Pace’s Bee Campus
Pace University’s Pleasantville campus has become certified as an affiliate of the Bee Campus USA program, joining 90 other campuses around the country. This designation was awarded based on Pace’s commitment to creating a sustainable habitat for pollinators.
The initiative was led by GreenPace and the Dyson College Institute for Sustainability and the Environment, with committee members including clinical associate professor of environmental studies and science Michael Rubbo, PhD, director of capital projects William Carey, director of energy and resiliency Ryan McEnany, and Noah Brennan ’21, who gathered the necessary information for the application process. Membership on this committee is open to all Pace faculty, staff, and students.
The idea was born out of Rubbo’s interest in pollinator conservation and existing activities by Dyson College’s Nature Center, which houses beehives for demonstration and education, planting pollinator gardens on campus. Future plans include building more gardens so that students can both study them and develop solutions for conservation, creating educational signage, and hosting pollinator-focused events. On the importance of this designation, Rubbo says, “it shows our commitment to creating a sustainable campus that will function both as healthy ecosystem for native plants and animals and as a living laboratory for students.”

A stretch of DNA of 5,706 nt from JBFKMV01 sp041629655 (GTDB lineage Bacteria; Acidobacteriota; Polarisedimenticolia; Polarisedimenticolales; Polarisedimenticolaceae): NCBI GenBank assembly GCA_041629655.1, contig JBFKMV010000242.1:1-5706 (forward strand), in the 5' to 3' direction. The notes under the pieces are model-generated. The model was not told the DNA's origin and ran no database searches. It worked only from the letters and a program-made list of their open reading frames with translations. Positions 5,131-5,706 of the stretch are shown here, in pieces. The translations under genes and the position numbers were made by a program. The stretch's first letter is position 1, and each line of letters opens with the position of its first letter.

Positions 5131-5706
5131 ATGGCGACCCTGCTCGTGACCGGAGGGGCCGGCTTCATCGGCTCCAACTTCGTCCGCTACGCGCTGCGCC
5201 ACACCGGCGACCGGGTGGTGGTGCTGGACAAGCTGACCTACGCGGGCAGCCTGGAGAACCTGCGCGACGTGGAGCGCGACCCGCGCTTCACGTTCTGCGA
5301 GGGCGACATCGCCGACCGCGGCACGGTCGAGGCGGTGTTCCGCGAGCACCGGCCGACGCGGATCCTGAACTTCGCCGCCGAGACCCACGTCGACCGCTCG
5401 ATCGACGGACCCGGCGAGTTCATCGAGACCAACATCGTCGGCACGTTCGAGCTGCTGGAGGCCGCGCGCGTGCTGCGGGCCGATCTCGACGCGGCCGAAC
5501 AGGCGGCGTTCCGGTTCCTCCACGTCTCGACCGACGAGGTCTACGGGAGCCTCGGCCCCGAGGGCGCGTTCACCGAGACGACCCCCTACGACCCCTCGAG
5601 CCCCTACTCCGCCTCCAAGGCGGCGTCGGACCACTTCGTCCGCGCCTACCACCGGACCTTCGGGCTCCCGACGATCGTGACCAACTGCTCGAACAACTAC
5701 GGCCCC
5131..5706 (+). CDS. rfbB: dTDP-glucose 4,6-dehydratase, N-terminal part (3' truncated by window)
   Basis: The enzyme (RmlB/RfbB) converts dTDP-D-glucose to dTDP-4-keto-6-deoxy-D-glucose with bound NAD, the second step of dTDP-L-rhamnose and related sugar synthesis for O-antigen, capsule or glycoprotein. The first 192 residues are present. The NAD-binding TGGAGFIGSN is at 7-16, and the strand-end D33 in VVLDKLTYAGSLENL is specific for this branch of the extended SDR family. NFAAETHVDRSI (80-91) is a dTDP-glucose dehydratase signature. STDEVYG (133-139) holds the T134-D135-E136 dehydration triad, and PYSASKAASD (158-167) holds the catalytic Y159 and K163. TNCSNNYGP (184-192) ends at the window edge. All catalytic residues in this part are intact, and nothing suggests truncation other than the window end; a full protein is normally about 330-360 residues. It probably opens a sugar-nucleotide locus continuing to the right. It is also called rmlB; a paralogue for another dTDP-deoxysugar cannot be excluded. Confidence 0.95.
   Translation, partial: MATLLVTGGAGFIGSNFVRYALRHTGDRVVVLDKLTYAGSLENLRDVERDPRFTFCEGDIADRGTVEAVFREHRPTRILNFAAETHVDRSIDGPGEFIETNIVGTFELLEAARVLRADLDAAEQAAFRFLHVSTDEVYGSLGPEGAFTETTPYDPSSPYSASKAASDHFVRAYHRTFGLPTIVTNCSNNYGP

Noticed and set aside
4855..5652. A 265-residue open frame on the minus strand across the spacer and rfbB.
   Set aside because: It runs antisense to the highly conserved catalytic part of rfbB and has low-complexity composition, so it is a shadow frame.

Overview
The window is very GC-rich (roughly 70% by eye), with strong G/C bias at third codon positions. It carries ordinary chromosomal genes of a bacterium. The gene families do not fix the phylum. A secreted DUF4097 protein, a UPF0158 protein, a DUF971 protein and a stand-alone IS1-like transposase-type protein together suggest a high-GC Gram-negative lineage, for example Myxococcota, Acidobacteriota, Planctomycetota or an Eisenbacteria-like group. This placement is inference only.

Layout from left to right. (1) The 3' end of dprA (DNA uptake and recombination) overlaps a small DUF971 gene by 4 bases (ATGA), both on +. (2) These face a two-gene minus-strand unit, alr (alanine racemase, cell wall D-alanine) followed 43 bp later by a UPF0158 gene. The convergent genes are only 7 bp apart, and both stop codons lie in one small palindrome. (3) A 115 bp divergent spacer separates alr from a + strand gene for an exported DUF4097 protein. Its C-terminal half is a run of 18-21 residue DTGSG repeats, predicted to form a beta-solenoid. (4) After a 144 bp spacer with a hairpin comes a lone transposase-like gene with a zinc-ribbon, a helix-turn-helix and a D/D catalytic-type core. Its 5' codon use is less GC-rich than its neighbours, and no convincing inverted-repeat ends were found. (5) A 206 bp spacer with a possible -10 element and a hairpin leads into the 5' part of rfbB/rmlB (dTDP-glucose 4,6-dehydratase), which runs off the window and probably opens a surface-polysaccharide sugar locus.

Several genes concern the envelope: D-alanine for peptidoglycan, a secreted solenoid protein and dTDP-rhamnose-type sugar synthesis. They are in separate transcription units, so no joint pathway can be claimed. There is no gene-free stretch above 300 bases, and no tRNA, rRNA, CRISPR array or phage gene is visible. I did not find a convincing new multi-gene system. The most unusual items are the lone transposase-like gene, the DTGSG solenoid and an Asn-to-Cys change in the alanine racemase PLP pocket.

Program Manager, Pace University
Environmental Studies student Brooklyn Flick ’24 shares her experience interning at Sustainable Westchester. “As I move forward in my college career, I have begun to desire a way to put into practice what I have been learning in my classes. Therefore, when the opportunity to work with a company called “Sustainable Westchester” in their Zero Waste division opened up, I knew it sounded exactly right; or Recycle Right as I was later told.”
The Environmental Studies and Science department is hosting a Fall Speaker Series on Environmental Science and Policy. Our kick-off event on September 29 is a virtual webinar by Dr. Susanne Moser about science-practice interaction and communication on climate change resilience.